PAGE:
Goals from Mohamed Salah and Divock Origi sealed Liverpool’s sixth European Cup win on Saturday night at the Wanda Metropolitano Stadium in Madrid. Liverpool’s win over Tottenham Hotspur in the Champions League Final marked their first win of the competition since 2005 in Istanbul.
Champions League Final: Liverpool win in ugly fashion
The Reds took little time getting on the scoreboard as Salah slotted away a second-minute penalty.
VAR confirmed Tottenham Hotspur midfielder Moussa Sissoko had handled a Sadio Mane cross in the 18-yard-box. Salah smashed the ensuing penalty into the back of the net as the Reds never looked back.
Anyone hoping to see a silky, fluid Champions League Final did not get their wish. The first half of the final was start-stop with errant passes made all over the pitch. Liverpool finished the fixture with an appalling 64% pass success rate.
The Reds had overcome Barcelona in the semifinal with one of the most amazing displays in their Champions League history. The final lacked the same emotion from Jurgen Klopp’s squad, however. It was truly Liverpool’s worst performance of the tournament.
Champions League Final: Too soon for Harry Kane
Despite being poor, Liverpool were still too much for Tottenham Hotspur. Perhaps the early penalty changed Klopp’s game plan as the Reds sat back and soaked up Spurs’ pressure for the next 88 minutes.
Tottenham Hotspur manager Mauricio Pochettino deployed striker Harry Kane in his first match since returning from an ankle injury. Kane had suffered the injury in the Champions League quarterfinals against Manchester City in mid-April.
Kane’s lack of match fitness was apparent from the early stages. He failed to link up with his teammates and often times, Tottenham Hotspur looked like they had 10 men on the pitch.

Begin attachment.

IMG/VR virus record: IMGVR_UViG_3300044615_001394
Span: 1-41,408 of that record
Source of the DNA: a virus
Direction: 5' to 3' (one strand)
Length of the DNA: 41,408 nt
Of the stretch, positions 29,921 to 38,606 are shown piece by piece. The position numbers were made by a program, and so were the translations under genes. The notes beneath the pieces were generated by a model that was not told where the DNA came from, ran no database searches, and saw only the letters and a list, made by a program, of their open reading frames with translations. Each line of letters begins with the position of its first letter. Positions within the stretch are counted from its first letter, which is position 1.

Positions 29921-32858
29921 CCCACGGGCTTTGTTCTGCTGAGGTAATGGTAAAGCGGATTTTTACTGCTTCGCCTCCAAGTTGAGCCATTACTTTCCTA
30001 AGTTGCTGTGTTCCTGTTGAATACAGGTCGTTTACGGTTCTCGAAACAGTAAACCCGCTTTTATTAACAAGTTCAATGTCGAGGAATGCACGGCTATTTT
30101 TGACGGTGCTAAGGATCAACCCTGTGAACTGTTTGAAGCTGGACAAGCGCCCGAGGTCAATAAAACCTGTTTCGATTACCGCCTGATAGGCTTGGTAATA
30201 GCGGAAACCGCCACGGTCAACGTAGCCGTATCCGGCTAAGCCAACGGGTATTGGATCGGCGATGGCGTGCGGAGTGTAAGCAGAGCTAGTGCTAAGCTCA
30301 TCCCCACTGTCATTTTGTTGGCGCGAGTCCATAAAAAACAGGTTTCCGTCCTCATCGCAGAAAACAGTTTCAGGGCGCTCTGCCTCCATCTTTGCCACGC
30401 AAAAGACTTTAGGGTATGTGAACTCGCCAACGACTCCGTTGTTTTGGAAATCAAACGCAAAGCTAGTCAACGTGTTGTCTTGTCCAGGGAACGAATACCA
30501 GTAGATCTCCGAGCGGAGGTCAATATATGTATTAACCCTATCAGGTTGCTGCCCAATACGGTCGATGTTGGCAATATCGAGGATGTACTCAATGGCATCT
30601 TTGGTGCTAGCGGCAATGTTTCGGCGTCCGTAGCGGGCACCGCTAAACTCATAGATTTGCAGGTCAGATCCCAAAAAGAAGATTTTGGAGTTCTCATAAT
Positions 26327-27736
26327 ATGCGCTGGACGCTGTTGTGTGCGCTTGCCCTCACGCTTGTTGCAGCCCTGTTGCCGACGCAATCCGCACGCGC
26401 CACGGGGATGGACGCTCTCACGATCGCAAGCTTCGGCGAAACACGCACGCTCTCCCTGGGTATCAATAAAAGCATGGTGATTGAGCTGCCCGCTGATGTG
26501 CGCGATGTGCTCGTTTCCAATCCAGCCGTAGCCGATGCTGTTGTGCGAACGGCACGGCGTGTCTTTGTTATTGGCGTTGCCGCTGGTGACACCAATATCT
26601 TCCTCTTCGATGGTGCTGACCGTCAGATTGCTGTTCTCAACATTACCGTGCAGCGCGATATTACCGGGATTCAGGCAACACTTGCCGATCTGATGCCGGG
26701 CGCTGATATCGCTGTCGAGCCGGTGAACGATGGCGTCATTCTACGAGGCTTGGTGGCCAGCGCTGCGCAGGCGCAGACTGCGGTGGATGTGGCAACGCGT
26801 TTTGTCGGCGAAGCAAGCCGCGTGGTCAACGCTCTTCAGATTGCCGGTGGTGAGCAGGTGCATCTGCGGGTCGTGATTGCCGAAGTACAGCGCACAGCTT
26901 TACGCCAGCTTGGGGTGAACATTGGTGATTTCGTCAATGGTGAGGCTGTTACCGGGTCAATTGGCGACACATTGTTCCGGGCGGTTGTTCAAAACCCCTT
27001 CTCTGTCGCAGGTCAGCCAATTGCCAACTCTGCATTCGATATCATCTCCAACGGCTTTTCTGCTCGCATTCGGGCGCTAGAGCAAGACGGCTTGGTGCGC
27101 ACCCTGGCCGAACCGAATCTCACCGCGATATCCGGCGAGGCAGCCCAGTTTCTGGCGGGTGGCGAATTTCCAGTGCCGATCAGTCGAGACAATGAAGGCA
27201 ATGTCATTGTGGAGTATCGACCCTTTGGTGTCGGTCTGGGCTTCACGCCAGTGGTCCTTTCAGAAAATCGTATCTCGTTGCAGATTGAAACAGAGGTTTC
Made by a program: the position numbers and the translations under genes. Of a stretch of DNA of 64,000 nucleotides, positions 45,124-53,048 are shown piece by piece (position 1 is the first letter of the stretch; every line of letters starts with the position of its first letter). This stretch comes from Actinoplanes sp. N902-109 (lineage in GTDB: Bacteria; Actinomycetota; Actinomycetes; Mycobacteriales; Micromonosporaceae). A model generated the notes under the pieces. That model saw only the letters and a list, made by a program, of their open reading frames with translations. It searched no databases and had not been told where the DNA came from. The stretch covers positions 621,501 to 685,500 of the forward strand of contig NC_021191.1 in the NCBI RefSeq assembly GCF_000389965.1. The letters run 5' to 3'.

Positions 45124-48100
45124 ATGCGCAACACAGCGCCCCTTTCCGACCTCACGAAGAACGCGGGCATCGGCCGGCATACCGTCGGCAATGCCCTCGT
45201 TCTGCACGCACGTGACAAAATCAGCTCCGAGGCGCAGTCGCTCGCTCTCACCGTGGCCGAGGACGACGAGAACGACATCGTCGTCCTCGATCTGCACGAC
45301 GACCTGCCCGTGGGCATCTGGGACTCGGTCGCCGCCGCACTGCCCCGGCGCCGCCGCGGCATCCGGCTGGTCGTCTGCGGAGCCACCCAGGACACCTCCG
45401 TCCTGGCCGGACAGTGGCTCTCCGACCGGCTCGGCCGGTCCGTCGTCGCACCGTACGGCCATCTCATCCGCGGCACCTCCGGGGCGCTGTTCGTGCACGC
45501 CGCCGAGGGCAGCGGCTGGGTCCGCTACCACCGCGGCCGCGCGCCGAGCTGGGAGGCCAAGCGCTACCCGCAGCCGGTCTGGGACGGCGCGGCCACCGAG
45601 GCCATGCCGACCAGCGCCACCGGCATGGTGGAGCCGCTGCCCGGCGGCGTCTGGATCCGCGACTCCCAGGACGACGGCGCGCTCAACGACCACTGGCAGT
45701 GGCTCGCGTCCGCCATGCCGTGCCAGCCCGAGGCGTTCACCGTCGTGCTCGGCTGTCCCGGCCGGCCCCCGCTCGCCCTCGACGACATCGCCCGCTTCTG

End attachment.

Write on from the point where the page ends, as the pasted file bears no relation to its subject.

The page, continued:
The Englishman managed just one shot and a mere 26 touches during the match. Liverpool goalkeeper Alisson Beck had nearly double the number of touches to Kane.
Pochettino left semifinal star Lucas Moura on the bench which may have been the biggest issue in Spurs’ poor play in front of goal. Supporters, though happy to see Kane back, will question the manager over Moura starting on the bench.
Klopp also chose to sit his semifinal hero, Origi, from the start. The Belgian did come on for Roberto Firmino just before the hour-mark. The Brazilian returned from a groin injury that had kept him out since April and Klopp had got the most out of Firmino to that point.
Origi gave Liverpool a different option through the middle and with three minutes left on the clock, it was the No. 27 who rifled home a low shot past Tottenham’s Hugo Lloris.
Champions League Final: Alisson Becker man of the match
Although Salah and Origi got the goals, it was Liverpool goalkeeper Alisson who was the real hero. After last season’s final in which Lorius Karius made two crucial mistakes to hand Real Madrid the European Cup, Alisson was signed for £66.8 million.
The Brazilian’s performances all season were proof it was money well spent by Liverpool. Alisson made eight saves with several of those coming in the final 10 minutes to deny Tottenham Hotspur and equaliser. Alisson was Liverpool’s man of the match thanks to his great saves and 27th clean sheet of the season.
Liverpool’s win over Tottenham Hotspur in the Champions League Final has many football pundits claiming the Reds can now win the Premier League for the first time in what will be 30 years next term.
After leading Liverpool to three European tournament cup finals, Klopp finally lifted the biggest prize in club football. Liverpool are now six-time European Cup/Champions League winners. With the monkey off of Klopp’s back in the trophy hunt at Anfield, the sky is the limits for the Reds.